What's the difference between a normal reaction to a traumatic event and PTSD?

People react to experience of trauma in a variety of ways, such as sadness, irritability and confusion. In the immediate aftermath of a major traumatic event most people complain of stress, difficulty concentrating, sleeping or getting along with others. With PTSD, the troubling symptoms worsen, affect social and work functioning, and persist longer than a month. If you or a loved one are struggling to cope with the effects of a trauma it would be useful to seek professional help. More

How can I find out more about different types of therapies and treatments for PTSD?

Several effective treatment options are available including psychotherapies such as cognitive behavioral therapy (CBT), cognitive processing therapy (CPT), prolonged exposure therapy (PE), and eye movement desensitization and reprocessing (EMDR); and medications, such as the antidepressants known as selective serotonin reuptake inhibitors (SSRIs). Often the combination of medication and psychotherapy is more effective than either form of treatment alone.

A good overview of effective treatment options for PTSD is available from the National Center for PTSD in the publication “Understanding PTSD Treatment.” Specific treatment guidelines are available from the International Society for Traumatic Stress Studies. Information on treatment for children is available from the National Child Traumatic Stress Network.

Self-help tools, including PTSD Coach Online and PTSD Coach app, are available from the National Center for PTSD. These offer support for coping with sadness, anxiety and other symptoms that people who have been through trauma can develop. They can help you relax when you feel stressed, improve your mood, learn how to tackle difficult problems and help change thinking patterns. More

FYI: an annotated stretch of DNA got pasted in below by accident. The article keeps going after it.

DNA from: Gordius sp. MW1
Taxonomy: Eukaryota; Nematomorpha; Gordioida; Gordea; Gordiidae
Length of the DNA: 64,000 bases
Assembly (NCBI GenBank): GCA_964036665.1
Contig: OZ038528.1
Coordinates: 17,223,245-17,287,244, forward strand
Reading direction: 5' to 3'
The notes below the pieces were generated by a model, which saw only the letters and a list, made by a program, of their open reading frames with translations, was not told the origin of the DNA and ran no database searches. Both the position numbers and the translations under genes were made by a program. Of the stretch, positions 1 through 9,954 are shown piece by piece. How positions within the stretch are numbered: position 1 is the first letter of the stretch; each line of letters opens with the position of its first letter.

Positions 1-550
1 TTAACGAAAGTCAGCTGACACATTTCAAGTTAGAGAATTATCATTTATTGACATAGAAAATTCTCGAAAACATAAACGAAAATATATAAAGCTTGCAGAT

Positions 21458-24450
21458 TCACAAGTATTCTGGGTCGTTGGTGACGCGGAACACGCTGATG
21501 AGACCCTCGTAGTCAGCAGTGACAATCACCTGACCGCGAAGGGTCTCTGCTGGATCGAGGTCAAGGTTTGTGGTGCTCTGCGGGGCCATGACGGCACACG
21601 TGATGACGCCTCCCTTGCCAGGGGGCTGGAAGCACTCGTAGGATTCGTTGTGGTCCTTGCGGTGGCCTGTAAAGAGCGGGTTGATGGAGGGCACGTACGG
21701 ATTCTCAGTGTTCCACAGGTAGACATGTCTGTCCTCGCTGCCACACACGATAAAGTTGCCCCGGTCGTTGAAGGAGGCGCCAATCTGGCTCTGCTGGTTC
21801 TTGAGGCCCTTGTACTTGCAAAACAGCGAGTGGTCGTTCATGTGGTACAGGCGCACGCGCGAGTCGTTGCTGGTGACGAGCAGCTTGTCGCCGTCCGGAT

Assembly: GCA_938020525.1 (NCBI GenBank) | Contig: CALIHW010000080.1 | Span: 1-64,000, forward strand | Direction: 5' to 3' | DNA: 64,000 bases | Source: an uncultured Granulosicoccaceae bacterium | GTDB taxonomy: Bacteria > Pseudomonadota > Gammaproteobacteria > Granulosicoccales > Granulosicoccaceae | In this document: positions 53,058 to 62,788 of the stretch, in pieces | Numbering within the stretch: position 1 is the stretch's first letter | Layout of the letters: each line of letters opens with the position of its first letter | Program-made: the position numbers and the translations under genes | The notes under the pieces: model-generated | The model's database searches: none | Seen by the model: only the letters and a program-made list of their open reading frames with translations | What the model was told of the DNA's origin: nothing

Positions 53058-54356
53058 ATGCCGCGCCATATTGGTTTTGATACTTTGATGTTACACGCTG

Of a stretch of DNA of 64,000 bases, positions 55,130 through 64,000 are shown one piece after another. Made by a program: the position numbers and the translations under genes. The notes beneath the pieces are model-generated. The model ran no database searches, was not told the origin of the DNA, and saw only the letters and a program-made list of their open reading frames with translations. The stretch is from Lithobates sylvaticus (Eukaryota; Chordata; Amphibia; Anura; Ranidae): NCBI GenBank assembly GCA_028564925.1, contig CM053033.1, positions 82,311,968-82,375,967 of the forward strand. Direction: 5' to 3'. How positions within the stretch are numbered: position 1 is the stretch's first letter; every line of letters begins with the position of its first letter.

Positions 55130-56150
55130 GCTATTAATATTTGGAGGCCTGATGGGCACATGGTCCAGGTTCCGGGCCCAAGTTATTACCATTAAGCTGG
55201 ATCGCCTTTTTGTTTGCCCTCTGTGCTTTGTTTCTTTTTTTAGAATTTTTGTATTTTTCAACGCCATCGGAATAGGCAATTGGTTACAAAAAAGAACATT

About the Expert:

Spencer Eth, M.D.
Professor of Psychiatry, University Miami School of Medicine
Psychiatrist with Miami VA Healthcare System

More stories

Jared’s Story


Jared was a 36-year old married veteran who had returned from Afghanistan, where he had served as an officer. He went to the Veterans Affairs outpatient mental health clinic complaining of having “a short fuse” and being “easily triggered.”

Jared's symptoms involved out-of-control rage when startled, constant thoughts and memories of death-related events, weekly vivid nightmares of combat that caused trouble sleeping, anxiety and a loss of interest in hobbies he once enjoyed with friends. More

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APA Resources

Understanding Mental Disorders: Your Guide to DSM-5

Understanding Mental Disorders is a consumer guide designed to promote education and understanding among anyone who has been touched by mental illness.

Editor's Choice
  • Oct 20, 2015

PTSD: It's Not Just for Veterans
Huffington Post

When Post-Traumatic Stress Disorder is in the news, it is mostly because of the number of veterans suffering as a result of combat-related trauma. Victims of other kinds of trauma can also suffer from PTSD, though, and often do without realizing it. More

  • Oct 18, 2015

Martial arts project helps veterans with PTSD
WPXI Pittsburgh

Madden takes the classes for free as part of Project Takedown, a new initiative that helps veterans struggling with post-traumatic stress disorder. More

  • Oct 15, 2015

Student Whose Army Dad Has PTSD Creates App to Help Vets Sleep

A college student whose soldier dad was having trouble sleeping after experiencing combat and his friends are helping veterans with a new app that tracks sleep and helps with night terrors. More


National Center for PTSD

Make the Connections (Dept. of Veterans Affairs)

Mental Health American (MHA)

National Alliance on Mental Illness

Anxiety and Depression Association of America

National Institute on Mental Health (NIMH)

Wounded Warrior Project

Rape, Abuse and Incest National Network (RAINN)

PTSD Alliance

Physician Review By:

Ranna Parekh, M.D., M.P.H.
July 2015